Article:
If you don’t make slits, the sliced pork tends to curl up and it takes a longer time to cook evenly while other parts get overcooked.
4. Dust the meat with flour
This is a new trick I learned from my good friend and I’m totally sold by the great outcome, so I’ve been using this method when I make ginger pork.
The role of the flour here is to prevent the pork from releasing the moisture/juice from inside the meat. Oftentimes, thinly sliced pork gets so dry because the moisture is released from the meat as it cooks. The thin layer of the flour also absorbs the delicious ginger sauce, which results in more juicy meat.
Please note: If your pork slices are paper-thin, which is less than ⅛ inch (3 mm) thickness, you do not need to dust with flour.
5. Don’t overcook
The rule of thumb for cooking pork is never to overcook it. When the pork is no longer pink, remove from the heat as soon as possible, and yes, even when it does not have a nice ideal sear yet. It’s more important to have tender meat than nicely seared meat.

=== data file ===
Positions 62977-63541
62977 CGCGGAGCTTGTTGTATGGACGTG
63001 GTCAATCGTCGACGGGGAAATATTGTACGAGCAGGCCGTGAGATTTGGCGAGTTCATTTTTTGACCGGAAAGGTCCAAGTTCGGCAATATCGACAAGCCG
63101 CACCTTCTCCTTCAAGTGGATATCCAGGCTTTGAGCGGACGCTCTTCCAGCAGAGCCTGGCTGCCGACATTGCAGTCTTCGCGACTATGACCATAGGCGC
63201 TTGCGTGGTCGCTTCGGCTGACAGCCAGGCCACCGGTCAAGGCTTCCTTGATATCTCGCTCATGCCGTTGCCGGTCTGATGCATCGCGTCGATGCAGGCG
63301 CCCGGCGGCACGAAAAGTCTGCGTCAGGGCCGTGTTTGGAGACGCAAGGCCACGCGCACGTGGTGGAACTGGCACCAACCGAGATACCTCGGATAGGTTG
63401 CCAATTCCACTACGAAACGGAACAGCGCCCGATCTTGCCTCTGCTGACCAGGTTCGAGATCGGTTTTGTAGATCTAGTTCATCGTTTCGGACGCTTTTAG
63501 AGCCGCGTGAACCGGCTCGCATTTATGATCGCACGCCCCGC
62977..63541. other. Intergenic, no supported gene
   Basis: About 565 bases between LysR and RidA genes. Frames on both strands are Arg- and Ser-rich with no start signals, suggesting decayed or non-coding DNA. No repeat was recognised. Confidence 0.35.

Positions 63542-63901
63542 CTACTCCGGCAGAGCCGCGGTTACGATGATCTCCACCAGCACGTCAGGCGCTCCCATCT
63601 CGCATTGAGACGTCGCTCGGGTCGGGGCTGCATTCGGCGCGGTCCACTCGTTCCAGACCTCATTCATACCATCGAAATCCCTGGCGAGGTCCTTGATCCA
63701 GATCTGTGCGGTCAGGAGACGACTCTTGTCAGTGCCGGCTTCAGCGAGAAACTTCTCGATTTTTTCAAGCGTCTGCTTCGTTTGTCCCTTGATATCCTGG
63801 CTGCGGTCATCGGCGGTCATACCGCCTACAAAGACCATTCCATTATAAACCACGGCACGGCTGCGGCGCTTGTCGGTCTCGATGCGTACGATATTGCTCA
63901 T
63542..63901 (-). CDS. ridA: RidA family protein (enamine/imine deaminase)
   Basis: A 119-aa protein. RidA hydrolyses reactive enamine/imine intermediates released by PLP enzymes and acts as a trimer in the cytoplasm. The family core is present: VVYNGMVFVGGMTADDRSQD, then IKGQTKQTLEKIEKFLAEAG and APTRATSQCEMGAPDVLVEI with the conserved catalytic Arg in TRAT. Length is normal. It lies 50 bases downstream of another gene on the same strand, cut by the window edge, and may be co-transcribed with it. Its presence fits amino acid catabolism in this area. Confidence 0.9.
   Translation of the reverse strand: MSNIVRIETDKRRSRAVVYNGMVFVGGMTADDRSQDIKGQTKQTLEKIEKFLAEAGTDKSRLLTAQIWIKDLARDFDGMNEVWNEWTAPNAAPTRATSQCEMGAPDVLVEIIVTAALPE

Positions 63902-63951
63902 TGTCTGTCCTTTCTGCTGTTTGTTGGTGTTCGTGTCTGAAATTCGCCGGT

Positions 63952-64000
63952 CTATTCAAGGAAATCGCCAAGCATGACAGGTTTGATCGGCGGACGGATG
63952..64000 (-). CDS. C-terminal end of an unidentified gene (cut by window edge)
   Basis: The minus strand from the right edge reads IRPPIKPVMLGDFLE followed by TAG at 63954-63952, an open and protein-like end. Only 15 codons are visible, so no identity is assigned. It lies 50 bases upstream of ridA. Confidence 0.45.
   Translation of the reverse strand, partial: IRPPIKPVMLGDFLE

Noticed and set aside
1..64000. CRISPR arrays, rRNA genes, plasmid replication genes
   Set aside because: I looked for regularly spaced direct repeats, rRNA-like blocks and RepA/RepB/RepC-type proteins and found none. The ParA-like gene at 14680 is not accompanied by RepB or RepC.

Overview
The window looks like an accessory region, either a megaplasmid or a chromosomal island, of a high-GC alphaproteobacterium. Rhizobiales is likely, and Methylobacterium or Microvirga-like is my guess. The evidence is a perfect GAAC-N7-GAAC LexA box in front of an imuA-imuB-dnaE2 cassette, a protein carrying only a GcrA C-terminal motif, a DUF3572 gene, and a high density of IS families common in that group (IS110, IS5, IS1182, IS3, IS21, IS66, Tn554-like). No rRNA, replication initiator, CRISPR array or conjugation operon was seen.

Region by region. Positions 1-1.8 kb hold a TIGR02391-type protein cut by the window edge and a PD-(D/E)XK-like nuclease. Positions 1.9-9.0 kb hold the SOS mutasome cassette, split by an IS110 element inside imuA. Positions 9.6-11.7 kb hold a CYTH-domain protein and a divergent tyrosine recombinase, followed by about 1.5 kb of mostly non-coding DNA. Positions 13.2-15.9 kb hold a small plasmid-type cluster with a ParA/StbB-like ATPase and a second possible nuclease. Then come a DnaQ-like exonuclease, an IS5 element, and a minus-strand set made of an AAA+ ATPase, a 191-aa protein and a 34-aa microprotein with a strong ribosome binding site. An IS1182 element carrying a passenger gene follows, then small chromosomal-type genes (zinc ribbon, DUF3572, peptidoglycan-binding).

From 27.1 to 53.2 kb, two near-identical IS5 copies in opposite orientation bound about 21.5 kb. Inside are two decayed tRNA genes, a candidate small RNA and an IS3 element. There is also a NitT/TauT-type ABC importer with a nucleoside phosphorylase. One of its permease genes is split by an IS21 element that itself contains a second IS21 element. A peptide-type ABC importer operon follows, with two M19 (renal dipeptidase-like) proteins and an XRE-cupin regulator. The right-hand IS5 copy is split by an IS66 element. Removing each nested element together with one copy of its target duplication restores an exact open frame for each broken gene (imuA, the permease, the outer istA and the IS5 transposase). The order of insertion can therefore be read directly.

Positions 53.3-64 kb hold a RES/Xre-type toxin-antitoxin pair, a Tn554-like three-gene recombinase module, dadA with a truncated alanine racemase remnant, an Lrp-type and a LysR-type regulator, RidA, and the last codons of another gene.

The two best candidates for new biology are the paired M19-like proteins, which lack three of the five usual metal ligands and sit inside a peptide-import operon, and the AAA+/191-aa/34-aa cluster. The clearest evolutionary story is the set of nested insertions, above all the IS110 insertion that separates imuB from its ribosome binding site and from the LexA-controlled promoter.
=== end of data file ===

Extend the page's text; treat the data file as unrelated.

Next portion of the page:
Remember, the remaining heat will continue to cook while cooking the onion, and we will cook the pork again in the sauce; therefore, don’t worry if you think it’s slightly undercooked.
What to Serve with Ginger Pork
You will notice that ginger pork is usually served with thinly shredded cabbage. You can cut the cabbage into thin slices with a sharp knife, or you can use a cabbage slicer as I do. My mom recommended it years ago and I love it!
I love eating the shredded cabbage with extra ginger sauce from the ginger pork. You can serve it with salad dressing of your choice, such as Japanese Sesame Dressing.
More Delicious Pork Recipes on JOC:
- Asian Pork Chop
- Pan-Fried Ginger Pork Belly from Kodoku no Gurume
- Honey Garlic Pork Chops